I write articles about relevant news developments. I also often express my own comments. I try to distinguish between factual reporting and opinion. I also record complaints about noise incidents that are sent to me voluntarily by residents. I follow these principles:
Journalism: Since this is my background, I try to be objective, fair and factual. I will correct any factual mistakes brought to my attention. I try to be transparent in what I do. I believe I'm reporting on matters in which there is a legitimate public interest.
Incident reports: I report on noise incidents based on my own observations, information from people I trust, corroborative accounts from other residents, or a combination of these. I also record complaints submitted to me voluntarily by residents; I often have no way independently to assess the truth of these, but I do use various means to test whether the complaints are genuine. The purpose of both kinds of reports is to show the extent of the problem and to highlight the real impacts on residents.
Data privacy, and storage: I store details of properties identified in incident and complaint reports in an offline database. This includes house numbers, and enables me to identify properties that have a history of complaints. I don't publish the house numbers on the website. I had extensive discussion with the Information Commissioner's Office (ICO) in 2018 and believe my use of data, both now and in the past, complies with the law.
Student focus: I am concerned exclusively with student noise. From time to time I reject reports if I judge there are insufficient grounds to suspect that students were involved. And I may withdraw reports if later information suggests that the noise was not caused by students.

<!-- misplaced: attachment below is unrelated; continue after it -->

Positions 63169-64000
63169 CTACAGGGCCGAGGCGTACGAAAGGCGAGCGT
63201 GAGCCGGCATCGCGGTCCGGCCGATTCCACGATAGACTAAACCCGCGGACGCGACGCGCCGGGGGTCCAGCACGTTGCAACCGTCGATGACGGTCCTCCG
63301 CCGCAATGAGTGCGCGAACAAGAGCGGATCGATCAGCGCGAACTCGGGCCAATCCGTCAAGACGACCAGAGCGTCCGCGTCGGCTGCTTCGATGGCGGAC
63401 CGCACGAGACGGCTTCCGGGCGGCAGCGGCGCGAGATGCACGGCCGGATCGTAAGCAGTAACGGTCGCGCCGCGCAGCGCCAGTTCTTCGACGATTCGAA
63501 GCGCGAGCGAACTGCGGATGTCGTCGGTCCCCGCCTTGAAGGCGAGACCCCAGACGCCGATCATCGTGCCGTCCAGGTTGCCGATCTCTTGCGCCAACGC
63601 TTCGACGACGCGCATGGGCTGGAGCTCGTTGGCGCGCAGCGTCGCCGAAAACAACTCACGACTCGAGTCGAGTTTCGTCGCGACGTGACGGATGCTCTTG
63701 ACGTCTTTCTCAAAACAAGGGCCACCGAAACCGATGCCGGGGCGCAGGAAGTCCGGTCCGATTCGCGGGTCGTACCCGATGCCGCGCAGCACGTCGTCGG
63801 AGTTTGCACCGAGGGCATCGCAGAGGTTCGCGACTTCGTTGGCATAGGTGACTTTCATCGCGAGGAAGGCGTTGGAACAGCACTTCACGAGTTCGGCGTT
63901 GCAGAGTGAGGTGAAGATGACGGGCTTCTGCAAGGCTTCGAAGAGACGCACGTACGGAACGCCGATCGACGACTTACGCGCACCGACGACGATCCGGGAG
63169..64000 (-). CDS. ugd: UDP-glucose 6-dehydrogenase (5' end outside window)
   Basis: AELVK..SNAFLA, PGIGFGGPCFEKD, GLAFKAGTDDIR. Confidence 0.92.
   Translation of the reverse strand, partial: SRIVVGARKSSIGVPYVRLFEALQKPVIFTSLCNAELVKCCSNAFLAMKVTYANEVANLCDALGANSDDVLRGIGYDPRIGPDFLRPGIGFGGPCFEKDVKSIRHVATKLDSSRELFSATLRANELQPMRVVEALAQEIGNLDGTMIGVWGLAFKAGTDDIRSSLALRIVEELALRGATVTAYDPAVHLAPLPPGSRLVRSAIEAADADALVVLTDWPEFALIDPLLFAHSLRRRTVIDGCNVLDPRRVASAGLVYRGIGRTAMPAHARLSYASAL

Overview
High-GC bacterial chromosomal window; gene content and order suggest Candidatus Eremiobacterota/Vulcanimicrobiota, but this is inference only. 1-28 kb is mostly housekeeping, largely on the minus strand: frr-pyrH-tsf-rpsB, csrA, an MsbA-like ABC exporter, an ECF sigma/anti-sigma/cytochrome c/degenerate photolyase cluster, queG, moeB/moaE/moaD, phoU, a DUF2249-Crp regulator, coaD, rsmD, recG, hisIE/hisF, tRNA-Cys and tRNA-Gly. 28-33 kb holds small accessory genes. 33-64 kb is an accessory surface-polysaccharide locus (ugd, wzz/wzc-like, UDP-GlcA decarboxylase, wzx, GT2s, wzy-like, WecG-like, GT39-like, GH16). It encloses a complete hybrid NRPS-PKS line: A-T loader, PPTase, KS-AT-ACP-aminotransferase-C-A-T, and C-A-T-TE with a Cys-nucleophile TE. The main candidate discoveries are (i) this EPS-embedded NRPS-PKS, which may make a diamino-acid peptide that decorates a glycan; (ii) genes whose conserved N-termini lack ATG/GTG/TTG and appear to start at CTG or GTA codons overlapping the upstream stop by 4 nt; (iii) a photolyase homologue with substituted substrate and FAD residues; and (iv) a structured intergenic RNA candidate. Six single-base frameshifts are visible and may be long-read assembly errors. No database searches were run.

Names: I don't name students involved in noise incidents—this site is not about "naming and shaming", and never has been. I rarely know students' names, unless they have emailed me (which they are welcome to do) or someone else has included a name in an email to me (I'd rather they didn't include names). In any event, I don't store this information in any database. I also don't name residents who send me information about incidents. I occasionally name residents in news reports if they are representing a residents' group. I also have a list of subscribers that contains names, email addresses and partial location information of people who signed up to receive my email newsletter.
House addresses: From the site's inception in 2018 until January 2019 I included house numbers in published reports. I believed this was justified by legitimate interests, and still do (nor did the ICO say otherwise). However, it proved unnecessarily controversial, which was counter-productive. So I stopped including house numbers and removed those already published. As noted above, however, I retain house-number information in the complaints database I keep offline. In published incident and complaint reports, I rely on the street name, date, and approximate location to indicate where an incident took place. Residents sending me an incident or complaint report should continue to include a house number in their email so I can be sure to match their comments to the right event (especially, for example, when two events happen in the same street on the same date); I will edit out the number for purposes of publication. The purpose of storing house numbers in an offline database is to identify trends, including properties with a history of repeated complaints. I have occasionally used such analysis to help residents make a case to the authorities, or the university (at their request) to identify hotspots for possible action. I believe these to be legitimate interests that justify my storage of the relevant data.
Leafleting: After a noise incident, I may leaflet nearby houses to find out who has been affected. If residents send noise reports to me, whether in response to a leaflet or not, I may quote from those emails in compiling a report for publication. I don't identify the residents who have emailed me. (If ever there was a need to do so, I would ask permission first.)